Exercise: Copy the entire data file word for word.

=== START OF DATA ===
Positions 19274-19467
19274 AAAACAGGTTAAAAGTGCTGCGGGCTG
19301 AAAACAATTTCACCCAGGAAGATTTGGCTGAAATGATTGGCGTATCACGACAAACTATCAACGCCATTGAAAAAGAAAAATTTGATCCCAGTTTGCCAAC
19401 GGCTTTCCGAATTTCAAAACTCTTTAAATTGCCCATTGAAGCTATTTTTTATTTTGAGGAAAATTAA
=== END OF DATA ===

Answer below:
Positions 19274-19467
19274 AAAACAGGTTAAAAGTGCTGCGGGCTG
19301 AAAACAATTTCACCCAGGAAGATTTGGCTGAAATGATTGGCGTATCACGACAAACTATCAACGCCATTGAAAAAGAAAAATTTGATCCCAGTTTGCCAAC
19401 GGCTTTCCGAATTTCAAAACTCTTTAAATTGCCCATTGAAGCTATTTTTTATTTTGAGGAAAATTAA